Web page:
From June 5, 1910
FIRST ACCOUNT OF THE CONQUERING OF MT. McKINLEY: Pete Andersen, the Intrepid Swede, Is Given the Honor of Hoisting the American Flag On the Highest Peak, Where It Still Flies (PDF)
I had no idea that the first ascent of Mt. McKinley was surrounded by so much drama. Let me give you a little back story:
As you may know, Mt. McKinley is the tallest mountain in North America. It has a higher rise than Mt. Everest, although Everest’s peak is at a higher elevation. It’s located in Denali National Park in Alaska (which wasn’t a state at the time, and wouldn’t become a state for another 49 years). It has two peaks, known as the Northern peak and Southern peak. The Southern peak is the highest.
A few years before this article was written, in 1906, a guy named Frederick Cook claimed that he was the first person to summit Mt. McKinley. A couple years later, Cook also claimed that he reached the North Pole, another first. In fact, he did neither. But in 1909, a guy named Robert Peary really did reach the North Pole, and he publicly challenged Cook’s claim to have gotten there first. This put Cook and his wild claims in the spotlight.
Meanwhile, in Alaska, four local gold miners with no mountain climbing experience were sitting in a bar. They heard about Cook’s McKinley claim, and they were unconvinced that he reached the summit. They furthermore figured that an Alaskan could climb that mountain better than any outsider could. The bar owner heard their boast and bet them $500 that they couldn’t climb Mt. McKinley.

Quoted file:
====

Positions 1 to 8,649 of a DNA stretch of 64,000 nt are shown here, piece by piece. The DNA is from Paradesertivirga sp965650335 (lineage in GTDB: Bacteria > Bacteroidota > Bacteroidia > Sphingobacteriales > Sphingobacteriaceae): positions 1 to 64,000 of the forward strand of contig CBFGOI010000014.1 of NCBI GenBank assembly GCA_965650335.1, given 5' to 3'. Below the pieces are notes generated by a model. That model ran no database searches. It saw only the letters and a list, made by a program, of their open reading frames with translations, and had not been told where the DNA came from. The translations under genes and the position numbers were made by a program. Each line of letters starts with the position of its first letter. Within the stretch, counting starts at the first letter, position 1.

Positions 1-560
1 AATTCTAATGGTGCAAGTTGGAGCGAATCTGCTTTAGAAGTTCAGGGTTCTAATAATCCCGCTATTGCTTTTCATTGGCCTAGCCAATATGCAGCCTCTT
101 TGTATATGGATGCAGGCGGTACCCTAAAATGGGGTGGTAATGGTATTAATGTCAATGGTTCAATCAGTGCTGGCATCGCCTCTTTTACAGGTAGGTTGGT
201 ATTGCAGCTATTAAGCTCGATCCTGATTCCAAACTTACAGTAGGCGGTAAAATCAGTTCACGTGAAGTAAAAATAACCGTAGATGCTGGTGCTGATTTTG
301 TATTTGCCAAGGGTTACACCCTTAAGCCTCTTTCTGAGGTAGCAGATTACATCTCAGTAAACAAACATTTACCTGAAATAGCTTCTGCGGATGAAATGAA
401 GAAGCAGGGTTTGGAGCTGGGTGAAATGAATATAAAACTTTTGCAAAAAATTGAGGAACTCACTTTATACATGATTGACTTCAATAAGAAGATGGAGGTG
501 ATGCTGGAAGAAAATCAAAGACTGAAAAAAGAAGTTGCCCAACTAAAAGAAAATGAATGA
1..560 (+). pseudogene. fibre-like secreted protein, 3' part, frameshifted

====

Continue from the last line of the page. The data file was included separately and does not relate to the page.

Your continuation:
Can you guess what happened next?
And so, in mid-February, 1910, those four miners with no hiking experience set out to climb Mt McKinley. And on April 3, they made it to the top of the North peak where they planted a flag.
Or so they said.
On April 16, the New York Times ran an article (pdf) in which naturalist Charles Sheldon suggested everyone just hold off on the accolades until this story is verified. There was good reason to be skeptical. These climbers were middle aged, overweight, had no real climbing experience, and made claims of feats even experienced climbers wouldn’t attempt (for example, they said they climbed the last 8,000 feet in one day; modern McKinley hikers typically save the last 3,000 to 4,000 for one day, taking 10 to 15 hours to do it). And even though they brought a camera, none of the photos they took provided evidence of having been taken on the summit.
A couple weeks later, on June 5 the New York Times Magazine ran a story in which expedition leader Thomas Lloyd told the whole story of his climb, in his own words. It filled three pages, all of which are included in the PDF link at the top of this blog post. It included notes from his journal, and transcribed recollections, including how his party reached both of McKinley’s peaks.
But this article didn’t end the controversy. It wasn’t until 1913 that another expedition on McKinley finally was able to verify Lloyd’s story. They reached the North summit and found the flag that Lloyd’s party had planted. Vindication at last!
The strangest thing to me about this whole saga is the fact that Thomas Lloyd really did lie about one thing: he claimed that his party reached both peaks when in fact they only reached the North summit. I think that lie was completely unnecessary. His story was incredible enough as it was.
Note: This excerpt from a book about Mt. McKinley was very helpful in researching this post.